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Could Florida Be the Next Constitutional Carry State?

Could Florida Be the Next Constitutional Carry State?

(BigAlBaloo / Shutterstock photo)

Most gun owners who follow politics closely realize that a record number of states have passed constitutional carry legislation so far in 2021. In fact, 21 states now recognize law-abiding citizens’ right to carry a concealed firearm for self-defense without having to navigate bureaucratic red tape and pay high fees to practice that right.

So far in 2021, five states—Iowa, Montana, Tennessee, Texas and Utah—have passed such a law, increasing the total number of constitutional carry states by nearly 30 percent since January.  And if getting an early start on support for the next legislative session counts for anything, Florida might just be the next state to clear that hurdle.

As most Firearms News readers likely know, Florida is the birthplace of the modern concealed carry movement. Back in 1987, it was the first state to go to a shall-issue system, meaning if applicants are not criminals or otherwise disqualified and can pass the required background check, the state is required to issue them the carry permit.

After Florida broke the ice, its successful legislation was used as a model, and shall-issue took the country by a landslide, with only a few states now still requiring “just cause” for applicants to get a permit. One that does—New York—is at the heart of the big carry case to be heard by the U.S. Supreme Court beginning on Nov. 3.

Unfortunately, Florida has lagged behind the curve, remaining one of 29 states yet to recognize the right to bear arms unfettered by restrictions. In fact, constitutional carry measures have been introduced in each of the last three legislative sessions, but have still not gathered the legislative support needed.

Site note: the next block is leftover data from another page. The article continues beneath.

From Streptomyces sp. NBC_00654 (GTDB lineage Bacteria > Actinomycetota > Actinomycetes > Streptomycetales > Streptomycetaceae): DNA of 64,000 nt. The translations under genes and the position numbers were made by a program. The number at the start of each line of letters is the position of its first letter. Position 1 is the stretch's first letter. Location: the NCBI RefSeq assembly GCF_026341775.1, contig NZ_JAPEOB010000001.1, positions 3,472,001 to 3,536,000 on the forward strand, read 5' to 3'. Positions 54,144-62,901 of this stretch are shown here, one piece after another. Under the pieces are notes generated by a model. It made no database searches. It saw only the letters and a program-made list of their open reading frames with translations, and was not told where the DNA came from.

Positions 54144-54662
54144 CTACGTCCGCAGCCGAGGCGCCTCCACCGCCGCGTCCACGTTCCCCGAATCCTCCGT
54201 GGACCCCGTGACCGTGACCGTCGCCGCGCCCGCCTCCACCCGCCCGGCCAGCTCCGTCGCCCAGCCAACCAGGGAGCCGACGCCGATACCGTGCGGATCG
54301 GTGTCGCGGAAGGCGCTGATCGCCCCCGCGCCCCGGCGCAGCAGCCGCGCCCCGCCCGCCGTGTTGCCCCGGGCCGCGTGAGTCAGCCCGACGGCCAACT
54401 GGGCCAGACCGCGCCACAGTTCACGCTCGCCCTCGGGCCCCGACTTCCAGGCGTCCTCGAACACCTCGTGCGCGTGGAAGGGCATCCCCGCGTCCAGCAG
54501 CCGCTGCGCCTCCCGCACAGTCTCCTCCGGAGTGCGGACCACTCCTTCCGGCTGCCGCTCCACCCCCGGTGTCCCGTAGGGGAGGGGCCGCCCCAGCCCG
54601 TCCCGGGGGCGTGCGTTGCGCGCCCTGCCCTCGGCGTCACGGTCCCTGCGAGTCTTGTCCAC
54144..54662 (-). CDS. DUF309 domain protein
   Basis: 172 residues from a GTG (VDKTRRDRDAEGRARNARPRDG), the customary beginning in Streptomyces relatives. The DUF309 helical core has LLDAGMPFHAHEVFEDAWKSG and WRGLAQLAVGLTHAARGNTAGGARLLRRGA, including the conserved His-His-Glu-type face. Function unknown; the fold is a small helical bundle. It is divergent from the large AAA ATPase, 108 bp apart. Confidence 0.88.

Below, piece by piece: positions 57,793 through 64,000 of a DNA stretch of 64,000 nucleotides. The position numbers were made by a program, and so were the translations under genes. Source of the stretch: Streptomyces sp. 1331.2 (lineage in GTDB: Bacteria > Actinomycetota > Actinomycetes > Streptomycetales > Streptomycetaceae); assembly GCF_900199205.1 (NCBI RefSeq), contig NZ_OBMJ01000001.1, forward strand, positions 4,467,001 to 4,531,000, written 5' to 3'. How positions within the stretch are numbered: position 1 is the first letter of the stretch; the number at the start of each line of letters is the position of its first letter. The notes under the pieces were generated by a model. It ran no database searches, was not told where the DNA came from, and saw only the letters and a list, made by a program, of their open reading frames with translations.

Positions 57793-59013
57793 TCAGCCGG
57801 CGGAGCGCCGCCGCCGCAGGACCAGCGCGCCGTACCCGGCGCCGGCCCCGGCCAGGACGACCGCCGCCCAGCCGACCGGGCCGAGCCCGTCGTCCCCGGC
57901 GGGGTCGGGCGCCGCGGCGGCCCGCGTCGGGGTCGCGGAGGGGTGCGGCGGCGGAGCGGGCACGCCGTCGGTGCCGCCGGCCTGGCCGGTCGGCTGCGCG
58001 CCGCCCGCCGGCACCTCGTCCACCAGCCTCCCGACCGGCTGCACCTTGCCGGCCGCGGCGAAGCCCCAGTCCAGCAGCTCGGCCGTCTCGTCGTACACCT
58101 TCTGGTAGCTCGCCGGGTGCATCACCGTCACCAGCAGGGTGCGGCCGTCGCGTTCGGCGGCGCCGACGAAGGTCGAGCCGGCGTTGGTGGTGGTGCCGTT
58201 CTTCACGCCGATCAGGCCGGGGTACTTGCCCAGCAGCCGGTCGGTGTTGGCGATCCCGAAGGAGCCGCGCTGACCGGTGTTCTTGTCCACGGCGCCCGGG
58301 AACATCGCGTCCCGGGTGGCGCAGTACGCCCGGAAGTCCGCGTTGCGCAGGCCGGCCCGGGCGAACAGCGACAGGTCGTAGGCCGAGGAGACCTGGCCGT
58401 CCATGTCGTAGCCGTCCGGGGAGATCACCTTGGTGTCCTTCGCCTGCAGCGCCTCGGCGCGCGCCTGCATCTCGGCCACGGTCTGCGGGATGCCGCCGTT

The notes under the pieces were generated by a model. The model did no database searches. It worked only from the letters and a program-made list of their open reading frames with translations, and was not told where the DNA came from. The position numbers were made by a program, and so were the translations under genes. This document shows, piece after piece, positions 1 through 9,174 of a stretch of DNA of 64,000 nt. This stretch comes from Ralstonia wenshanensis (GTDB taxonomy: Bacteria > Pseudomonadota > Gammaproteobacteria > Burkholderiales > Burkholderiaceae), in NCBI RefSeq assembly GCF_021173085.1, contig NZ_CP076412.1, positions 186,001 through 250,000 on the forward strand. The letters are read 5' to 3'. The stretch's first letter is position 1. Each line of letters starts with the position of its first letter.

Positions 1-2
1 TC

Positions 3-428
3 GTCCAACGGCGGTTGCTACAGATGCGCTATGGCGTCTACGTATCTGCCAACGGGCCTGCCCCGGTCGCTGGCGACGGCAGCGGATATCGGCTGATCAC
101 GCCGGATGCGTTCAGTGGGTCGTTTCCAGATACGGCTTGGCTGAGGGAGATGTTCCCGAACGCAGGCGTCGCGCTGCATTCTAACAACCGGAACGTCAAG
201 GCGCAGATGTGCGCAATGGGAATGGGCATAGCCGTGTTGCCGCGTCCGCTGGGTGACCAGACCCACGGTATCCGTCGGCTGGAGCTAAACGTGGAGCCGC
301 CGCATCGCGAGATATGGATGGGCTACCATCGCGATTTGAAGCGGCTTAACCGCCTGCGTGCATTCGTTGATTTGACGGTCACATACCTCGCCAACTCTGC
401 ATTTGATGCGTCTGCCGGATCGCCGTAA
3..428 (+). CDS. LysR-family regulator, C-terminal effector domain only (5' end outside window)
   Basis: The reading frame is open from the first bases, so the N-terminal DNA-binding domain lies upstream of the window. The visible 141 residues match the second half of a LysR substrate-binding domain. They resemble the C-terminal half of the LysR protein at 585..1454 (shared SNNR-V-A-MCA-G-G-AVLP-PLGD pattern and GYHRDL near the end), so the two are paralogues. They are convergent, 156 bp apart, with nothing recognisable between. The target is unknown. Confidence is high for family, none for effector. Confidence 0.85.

That’s what prompted gun-rights supporters to rally at the Florida capitol on Aug. 23 and voice their support for passage of such a measure.

At that gathering, Republican state Rep. Anthony Sabatini, who was the author of last session’s measure, said the fight isn’t over on constitutional carry, and he is dedicated to seeing it through to fruition in the Sunshine State.

“It's time that we actually start fighting and expanding our robust Bill of Rights in the United States,” Sabatini told those gathered. "And the Second Amendment being, in my opinion, one of the most, if not the single most guaranteed right in the Bill of Rights.”

As reported in the Tallahassee Democrat, Sabatini believes that changing the minds of a handful of Republican lawmakers could possibly make the difference in pushing Florida over the “permitless” carry hump.

“We need them to change their tune to fix this travesty by passing constitutional carry, and also repealing the red flag laws here in the state of Florida.”

As the fight continues, citizens should realize that their involvement could make all the difference. Gun owners should find out if their state representative and senator support constitutional carry. If they don’t, they should work to change their minds or vote them out of office next election cycle.

Freelance writer and editor Mark Chesnut is the owner/editorial director at Red Setter Communications LLC. An avid hunter, shooter and political observer, he has been covering Second Amendment issues and politics on a near-daily basis for the past 20 years.


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